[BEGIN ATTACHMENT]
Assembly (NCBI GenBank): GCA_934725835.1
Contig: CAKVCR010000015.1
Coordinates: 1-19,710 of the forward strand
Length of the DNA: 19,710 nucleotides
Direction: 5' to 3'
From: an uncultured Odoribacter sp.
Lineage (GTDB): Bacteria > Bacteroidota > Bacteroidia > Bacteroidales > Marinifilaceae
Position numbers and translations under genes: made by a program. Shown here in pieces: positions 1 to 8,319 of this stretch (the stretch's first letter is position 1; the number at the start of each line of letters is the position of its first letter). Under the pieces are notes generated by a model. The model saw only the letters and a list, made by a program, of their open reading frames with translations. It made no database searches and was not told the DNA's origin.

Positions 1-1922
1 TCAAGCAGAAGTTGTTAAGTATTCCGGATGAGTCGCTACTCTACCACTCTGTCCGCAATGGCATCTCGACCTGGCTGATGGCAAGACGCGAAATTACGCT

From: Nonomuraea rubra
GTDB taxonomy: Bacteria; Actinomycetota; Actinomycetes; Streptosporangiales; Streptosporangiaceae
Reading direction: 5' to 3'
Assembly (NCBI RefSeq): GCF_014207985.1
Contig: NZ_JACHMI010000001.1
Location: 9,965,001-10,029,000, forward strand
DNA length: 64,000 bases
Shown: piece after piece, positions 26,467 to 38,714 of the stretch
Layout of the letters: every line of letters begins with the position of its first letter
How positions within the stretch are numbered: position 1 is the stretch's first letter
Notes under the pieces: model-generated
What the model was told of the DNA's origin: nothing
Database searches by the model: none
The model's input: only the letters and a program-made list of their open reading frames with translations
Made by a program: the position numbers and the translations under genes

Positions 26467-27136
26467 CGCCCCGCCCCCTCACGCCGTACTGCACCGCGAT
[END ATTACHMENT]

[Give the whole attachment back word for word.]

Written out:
Assembly (NCBI GenBank): GCA_934725835.1
Contig: CAKVCR010000015.1
Coordinates: 1-19,710 of the forward strand
Length of the DNA: 19,710 nucleotides
Direction: 5' to 3'
From: an uncultured Odoribacter sp.
Lineage (GTDB): Bacteria > Bacteroidota > Bacteroidia > Bacteroidales > Marinifilaceae
Position numbers and translations under genes: made by a program. Shown here in pieces: positions 1 to 8,319 of this stretch (the stretch's first letter is position 1; the number at the start of each line of letters is the position of its first letter). Under the pieces are notes generated by a model. The model saw only the letters and a list, made by a program, of their open reading frames with translations. It made no database searches and was not told the DNA's origin.

Positions 1-1922
1 TCAAGCAGAAGTTGTTAAGTATTCCGGATGAGTCGCTACTCTACCACTCTGTCCGCAATGGCATCTCGACCTGGCTGATGGCAAGACGCGAAATTACGCT

From: Nonomuraea rubra
GTDB taxonomy: Bacteria; Actinomycetota; Actinomycetes; Streptosporangiales; Streptosporangiaceae
Reading direction: 5' to 3'
Assembly (NCBI RefSeq): GCF_014207985.1
Contig: NZ_JACHMI010000001.1
Location: 9,965,001-10,029,000, forward strand
DNA length: 64,000 bases
Shown: piece after piece, positions 26,467 to 38,714 of the stretch
Layout of the letters: every line of letters begins with the position of its first letter
How positions within the stretch are numbered: position 1 is the stretch's first letter
Notes under the pieces: model-generated
What the model was told of the DNA's origin: nothing
Database searches by the model: none
The model's input: only the letters and a program-made list of their open reading frames with translations
Made by a program: the position numbers and the translations under genes

Positions 26467-27136
26467 CGCCCCGCCCCCTCACGCCGTACTGCACCGCGAT